Let's hope common sense prevails for once.
Scrap Flag Act amendment
The Nation, November 26, 2007
...The proposed amendment poses several practical problems that need to be considered.
Eyesight and hearing tend to differ from one person to the next. For example, a person with perfect 20/20 eyesight can see an object at a distance more clearly than a short-sighted person. And the level of visual ability among short-sighted people varies greatly as well. The same can be said about hearing.
Who would determine whether a person had actually seen a flag ceremony or heard the national anthem? Should motorists stop only when they can clearly hear the national anthem, or should they come to a halt upon being able to even barely discern the patriotic tune? What would happen if motorists with acute sense of hearing stop, while others, unable to hear the anthem because they have their car windows rolled up and are listening to music, do not?
In Bangkok alone there are hundreds of government offices, schools and hospitals where the ceremony is performed twice a day. At each location, individual motorists who happen to be in the vicinity of one of these locations would have to react individually based on their own interpretation of the circumstances and even their personal beliefs.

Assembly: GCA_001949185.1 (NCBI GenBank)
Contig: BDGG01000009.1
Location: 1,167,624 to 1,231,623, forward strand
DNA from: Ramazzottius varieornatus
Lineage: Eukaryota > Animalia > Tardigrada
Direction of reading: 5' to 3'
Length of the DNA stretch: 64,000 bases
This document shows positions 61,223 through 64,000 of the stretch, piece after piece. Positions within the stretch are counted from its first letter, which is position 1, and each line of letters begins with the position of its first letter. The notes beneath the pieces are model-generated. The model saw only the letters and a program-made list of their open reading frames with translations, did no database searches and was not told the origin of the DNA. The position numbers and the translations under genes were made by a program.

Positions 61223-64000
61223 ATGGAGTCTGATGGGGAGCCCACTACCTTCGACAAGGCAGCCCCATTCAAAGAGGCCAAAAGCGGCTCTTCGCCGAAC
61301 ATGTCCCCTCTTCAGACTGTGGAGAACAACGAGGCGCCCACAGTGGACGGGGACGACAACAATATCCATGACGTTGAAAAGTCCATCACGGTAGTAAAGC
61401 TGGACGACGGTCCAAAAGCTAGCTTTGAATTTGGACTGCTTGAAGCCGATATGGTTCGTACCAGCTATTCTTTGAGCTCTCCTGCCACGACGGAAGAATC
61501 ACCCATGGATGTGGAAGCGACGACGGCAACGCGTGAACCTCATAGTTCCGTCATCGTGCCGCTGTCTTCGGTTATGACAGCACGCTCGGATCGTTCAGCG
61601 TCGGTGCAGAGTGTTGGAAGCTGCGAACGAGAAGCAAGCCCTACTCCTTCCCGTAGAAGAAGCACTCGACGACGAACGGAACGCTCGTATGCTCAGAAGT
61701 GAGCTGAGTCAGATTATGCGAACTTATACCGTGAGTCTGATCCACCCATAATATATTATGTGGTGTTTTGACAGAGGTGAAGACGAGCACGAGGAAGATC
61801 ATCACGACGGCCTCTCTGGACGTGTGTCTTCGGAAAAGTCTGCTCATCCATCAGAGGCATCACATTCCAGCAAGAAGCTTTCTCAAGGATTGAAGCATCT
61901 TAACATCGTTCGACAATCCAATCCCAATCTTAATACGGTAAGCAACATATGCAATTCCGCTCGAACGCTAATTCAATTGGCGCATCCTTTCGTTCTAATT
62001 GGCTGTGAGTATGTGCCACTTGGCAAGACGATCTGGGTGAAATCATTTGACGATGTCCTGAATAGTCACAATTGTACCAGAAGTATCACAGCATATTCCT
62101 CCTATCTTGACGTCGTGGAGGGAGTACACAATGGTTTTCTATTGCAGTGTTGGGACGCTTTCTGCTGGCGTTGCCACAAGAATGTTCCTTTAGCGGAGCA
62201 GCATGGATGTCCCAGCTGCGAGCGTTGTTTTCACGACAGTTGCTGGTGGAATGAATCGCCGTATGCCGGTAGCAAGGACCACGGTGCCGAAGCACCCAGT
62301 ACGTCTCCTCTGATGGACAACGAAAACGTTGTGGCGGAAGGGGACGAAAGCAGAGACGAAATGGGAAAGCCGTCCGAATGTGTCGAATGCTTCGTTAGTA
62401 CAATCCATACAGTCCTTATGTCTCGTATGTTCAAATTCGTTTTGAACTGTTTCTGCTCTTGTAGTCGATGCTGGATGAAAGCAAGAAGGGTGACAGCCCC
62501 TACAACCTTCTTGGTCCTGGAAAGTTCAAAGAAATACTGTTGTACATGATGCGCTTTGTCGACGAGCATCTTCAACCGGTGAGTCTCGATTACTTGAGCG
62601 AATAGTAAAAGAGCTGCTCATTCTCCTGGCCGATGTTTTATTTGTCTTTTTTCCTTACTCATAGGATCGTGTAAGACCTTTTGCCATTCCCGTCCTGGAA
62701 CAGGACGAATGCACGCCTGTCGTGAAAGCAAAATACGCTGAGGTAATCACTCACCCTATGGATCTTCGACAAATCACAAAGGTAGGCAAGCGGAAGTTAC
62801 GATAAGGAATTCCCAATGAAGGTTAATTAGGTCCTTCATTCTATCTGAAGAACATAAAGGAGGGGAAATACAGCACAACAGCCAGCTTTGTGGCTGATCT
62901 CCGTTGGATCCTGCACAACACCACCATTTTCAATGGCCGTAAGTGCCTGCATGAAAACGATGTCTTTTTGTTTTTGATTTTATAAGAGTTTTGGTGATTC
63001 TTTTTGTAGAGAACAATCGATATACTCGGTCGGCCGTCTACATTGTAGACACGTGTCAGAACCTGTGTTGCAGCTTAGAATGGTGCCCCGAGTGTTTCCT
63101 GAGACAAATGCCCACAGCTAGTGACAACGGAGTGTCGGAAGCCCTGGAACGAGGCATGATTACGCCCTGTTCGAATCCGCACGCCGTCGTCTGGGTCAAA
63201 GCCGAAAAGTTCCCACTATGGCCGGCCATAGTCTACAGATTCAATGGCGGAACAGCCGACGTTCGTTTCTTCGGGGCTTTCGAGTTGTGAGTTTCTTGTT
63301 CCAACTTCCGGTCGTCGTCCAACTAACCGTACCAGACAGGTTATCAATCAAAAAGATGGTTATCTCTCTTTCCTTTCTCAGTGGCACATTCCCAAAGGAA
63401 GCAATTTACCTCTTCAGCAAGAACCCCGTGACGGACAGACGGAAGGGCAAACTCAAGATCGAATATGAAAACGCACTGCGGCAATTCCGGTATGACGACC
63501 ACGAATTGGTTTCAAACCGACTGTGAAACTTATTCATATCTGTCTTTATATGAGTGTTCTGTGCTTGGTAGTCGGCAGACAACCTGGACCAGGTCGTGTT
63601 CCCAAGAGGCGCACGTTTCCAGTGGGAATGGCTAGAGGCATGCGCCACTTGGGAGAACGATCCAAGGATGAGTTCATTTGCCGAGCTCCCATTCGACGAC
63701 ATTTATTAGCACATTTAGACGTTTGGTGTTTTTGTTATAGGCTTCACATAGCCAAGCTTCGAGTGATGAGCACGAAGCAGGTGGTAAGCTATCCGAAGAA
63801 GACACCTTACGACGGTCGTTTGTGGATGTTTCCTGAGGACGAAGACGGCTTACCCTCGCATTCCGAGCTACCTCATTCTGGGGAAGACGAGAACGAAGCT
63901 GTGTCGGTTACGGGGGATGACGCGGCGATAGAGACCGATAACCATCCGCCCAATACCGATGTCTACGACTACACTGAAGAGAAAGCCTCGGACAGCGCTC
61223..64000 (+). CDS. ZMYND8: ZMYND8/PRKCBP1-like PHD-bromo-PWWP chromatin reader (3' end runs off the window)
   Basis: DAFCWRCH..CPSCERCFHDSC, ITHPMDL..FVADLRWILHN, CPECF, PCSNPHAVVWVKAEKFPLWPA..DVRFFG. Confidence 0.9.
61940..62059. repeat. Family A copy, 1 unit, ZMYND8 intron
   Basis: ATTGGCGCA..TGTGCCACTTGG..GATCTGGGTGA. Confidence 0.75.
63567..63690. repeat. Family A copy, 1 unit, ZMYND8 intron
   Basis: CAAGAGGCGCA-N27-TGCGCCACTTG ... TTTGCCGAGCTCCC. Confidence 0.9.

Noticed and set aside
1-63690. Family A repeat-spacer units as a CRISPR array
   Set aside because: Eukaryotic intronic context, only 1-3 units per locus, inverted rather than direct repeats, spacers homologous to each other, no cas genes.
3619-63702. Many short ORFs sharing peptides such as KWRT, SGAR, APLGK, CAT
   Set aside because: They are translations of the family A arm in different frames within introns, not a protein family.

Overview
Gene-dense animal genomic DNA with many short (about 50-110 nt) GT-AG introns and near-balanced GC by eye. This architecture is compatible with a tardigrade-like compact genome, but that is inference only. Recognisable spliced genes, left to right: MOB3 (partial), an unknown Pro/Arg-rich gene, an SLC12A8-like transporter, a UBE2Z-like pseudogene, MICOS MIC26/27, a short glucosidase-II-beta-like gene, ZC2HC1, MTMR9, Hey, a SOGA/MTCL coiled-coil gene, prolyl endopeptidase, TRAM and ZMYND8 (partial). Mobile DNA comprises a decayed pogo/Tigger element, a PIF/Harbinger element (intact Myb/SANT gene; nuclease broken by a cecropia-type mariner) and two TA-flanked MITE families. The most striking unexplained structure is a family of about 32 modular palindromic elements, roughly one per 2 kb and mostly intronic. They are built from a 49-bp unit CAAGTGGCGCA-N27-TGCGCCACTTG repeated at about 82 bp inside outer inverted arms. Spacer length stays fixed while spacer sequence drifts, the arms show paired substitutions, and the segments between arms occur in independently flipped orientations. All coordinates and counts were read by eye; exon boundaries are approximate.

Let's face it, many people - even those who consider themselves patriotic - do not think that mandating such overt displays of patriotism is a good idea. Indeed, many find it more than a little tacky. This is not to mention how impractical the idea is in terms of the chaos it could cause on the streets, which could potentially contribute to a dramatic increase in the number of road accidents and exacerbate the already sticky traffic jams during those peak morning and evening hours.
The NLA passed the proposed amendment in its first reading and has now set up a subcommittee to vet it, as many members expressed concerns about its impracticality and how difficult the change would be to enforce. But the NLA should do more than this. It should reject the proposed amendment in its entirety. Public displays of patriotism should be encouraged, but such gestures should be limited to a few, special occasions in order to make them truly meaningful.